Pedestrian Accidents Case Study
Our firm represented an immigrant who was walking in the roadway and was struck by a car. He suffered extensive orthopedic injuries. Before this client came to us, he had already been turned down by two firms. Why? First, he was walking in the roadway when it would have been safer to walk on the sidewalk on the other side off the road. Second, he had been drinking at a local bar just before being struck by the defendant driver — he was taken to the hospital immediately after being struck and the hospital’s test showed that our client’s blood alcohol was well over .30. (This is “knee walking” drunk, or that state where there is an “extreme loss of motor function”.)
When hearing this, other firms rejected this “hard” case. What did we do different? We listened. Our client admitted that he had been drinking and he decided to walk home, instead of getting behind the wheel. He also told us that what he had to drink and eat while at the bar. The defendant in the case insisted that our client was walking in the middle of her lane, that it was dark outside, and that she was in a curve. She would ask the jury to believe that she did not see our client in time to react to avoid hitting him. She also asked the jury to believe that our client was drunk.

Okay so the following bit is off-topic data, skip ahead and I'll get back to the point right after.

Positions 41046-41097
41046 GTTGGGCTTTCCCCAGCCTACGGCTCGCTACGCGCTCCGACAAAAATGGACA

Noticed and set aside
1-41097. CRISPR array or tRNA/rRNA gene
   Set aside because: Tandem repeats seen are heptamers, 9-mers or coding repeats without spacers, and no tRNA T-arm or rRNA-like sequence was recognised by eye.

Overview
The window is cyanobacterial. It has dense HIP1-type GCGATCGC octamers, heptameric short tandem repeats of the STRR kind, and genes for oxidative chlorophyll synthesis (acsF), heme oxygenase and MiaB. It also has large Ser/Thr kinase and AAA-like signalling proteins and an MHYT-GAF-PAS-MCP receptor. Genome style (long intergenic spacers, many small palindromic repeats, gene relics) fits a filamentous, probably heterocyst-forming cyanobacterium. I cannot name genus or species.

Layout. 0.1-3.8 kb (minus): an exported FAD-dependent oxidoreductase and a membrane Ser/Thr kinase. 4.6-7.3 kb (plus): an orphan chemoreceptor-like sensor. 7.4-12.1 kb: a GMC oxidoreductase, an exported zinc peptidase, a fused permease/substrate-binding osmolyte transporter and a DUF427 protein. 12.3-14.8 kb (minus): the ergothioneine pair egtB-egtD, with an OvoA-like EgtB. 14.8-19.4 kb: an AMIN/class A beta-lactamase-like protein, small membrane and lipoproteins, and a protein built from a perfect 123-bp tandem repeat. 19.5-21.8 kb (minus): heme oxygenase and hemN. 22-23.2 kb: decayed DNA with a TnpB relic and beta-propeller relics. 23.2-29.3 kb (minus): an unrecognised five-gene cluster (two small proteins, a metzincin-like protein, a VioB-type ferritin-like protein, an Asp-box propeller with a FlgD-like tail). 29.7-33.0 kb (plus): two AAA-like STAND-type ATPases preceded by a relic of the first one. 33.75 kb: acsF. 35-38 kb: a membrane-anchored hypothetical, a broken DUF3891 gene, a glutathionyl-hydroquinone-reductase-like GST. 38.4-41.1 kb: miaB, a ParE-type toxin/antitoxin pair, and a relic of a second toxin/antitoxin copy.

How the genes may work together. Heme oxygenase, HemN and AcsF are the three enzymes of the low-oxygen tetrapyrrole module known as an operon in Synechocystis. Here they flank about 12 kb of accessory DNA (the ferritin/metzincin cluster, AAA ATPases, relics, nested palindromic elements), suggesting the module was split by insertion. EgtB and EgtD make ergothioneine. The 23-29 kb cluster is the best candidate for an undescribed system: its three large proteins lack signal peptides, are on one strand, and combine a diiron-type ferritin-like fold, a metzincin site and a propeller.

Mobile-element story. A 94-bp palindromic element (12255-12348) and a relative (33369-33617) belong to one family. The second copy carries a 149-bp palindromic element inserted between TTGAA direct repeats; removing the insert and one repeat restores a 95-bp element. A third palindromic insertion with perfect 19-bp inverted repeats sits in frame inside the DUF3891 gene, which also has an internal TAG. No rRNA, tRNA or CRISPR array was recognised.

We knew it would be an uphill battle, but we were able to persuade the jury that (1) our client, while he had something to drink, was not too drunk to walk straight; (2) that our client was not so intoxicated that he would walk down the middle of a busy road; (3) that the defendant had taken her eyes off of the road and allowed her car to veer over the white fog line to the right where she struck our client and (4) that our client was within his right to be walking on a narrow strip of pavement that was outside of the white fog line. We employed the services of a toxicologist and an accident reconstructionist to help persuade the jury that our client was entitled to compensation for the defendant’s negligence. The jury ultimately awarded a significant six figure verdict to our client even though they did find him partially at fault for his own injuries.What is a fair measure of justice for a “small case”?
What we can do with a “small” case: we had a recent win in traditionally conservative Rockdale County with a “small” case involving a woman whose car was struck by another vehicle. While this client received only “soft tissue” injuries and had only a few thousand dollars in chiropractic and medical bills, we were able to recover over $26,000 for her.